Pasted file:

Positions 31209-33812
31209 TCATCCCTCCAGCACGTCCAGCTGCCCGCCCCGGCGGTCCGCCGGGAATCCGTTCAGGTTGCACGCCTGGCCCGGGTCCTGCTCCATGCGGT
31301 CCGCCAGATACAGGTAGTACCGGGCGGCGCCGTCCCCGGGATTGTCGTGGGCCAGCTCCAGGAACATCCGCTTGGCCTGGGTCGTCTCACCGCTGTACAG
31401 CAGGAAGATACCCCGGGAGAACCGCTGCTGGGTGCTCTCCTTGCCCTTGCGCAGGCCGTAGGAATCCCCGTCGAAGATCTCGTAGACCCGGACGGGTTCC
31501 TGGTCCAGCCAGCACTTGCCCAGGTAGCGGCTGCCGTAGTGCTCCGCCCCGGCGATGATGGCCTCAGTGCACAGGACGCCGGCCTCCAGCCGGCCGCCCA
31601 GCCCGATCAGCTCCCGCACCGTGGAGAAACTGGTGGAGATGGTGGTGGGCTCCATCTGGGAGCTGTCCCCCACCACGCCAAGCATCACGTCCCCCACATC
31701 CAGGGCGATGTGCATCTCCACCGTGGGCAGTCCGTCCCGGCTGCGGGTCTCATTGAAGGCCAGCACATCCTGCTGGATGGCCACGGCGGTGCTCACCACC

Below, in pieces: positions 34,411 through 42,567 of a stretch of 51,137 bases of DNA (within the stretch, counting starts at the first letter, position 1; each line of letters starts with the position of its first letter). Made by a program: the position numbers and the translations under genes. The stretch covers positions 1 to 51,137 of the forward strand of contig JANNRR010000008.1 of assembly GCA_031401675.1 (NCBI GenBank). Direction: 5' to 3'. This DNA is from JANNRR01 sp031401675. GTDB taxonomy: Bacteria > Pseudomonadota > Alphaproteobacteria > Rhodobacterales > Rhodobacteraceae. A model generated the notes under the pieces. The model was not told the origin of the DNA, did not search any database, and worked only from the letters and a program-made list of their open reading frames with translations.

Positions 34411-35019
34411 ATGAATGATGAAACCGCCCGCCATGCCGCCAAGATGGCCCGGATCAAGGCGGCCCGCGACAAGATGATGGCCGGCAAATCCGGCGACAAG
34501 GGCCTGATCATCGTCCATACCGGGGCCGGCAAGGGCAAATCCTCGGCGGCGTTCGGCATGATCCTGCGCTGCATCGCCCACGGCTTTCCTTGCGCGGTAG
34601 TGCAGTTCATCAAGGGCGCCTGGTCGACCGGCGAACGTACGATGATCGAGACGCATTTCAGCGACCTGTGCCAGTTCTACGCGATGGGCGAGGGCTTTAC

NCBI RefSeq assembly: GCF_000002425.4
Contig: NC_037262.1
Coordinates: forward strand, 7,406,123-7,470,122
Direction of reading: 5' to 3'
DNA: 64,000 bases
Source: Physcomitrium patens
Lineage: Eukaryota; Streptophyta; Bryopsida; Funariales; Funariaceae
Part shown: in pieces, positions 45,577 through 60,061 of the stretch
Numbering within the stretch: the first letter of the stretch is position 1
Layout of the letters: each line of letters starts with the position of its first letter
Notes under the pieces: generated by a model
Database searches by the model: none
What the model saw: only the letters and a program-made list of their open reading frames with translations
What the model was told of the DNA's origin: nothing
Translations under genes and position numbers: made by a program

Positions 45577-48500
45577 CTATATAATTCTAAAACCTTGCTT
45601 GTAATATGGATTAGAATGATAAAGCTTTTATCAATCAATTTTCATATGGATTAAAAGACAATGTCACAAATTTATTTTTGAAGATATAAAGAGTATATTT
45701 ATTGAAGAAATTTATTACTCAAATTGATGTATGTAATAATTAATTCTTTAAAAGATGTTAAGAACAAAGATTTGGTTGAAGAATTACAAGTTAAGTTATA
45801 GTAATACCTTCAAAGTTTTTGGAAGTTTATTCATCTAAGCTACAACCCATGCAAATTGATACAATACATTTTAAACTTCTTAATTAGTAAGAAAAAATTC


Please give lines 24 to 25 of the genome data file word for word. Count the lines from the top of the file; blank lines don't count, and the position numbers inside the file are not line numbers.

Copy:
Database searches by the model: none
What the model saw: only the letters and a program-made list of their open reading frames with translations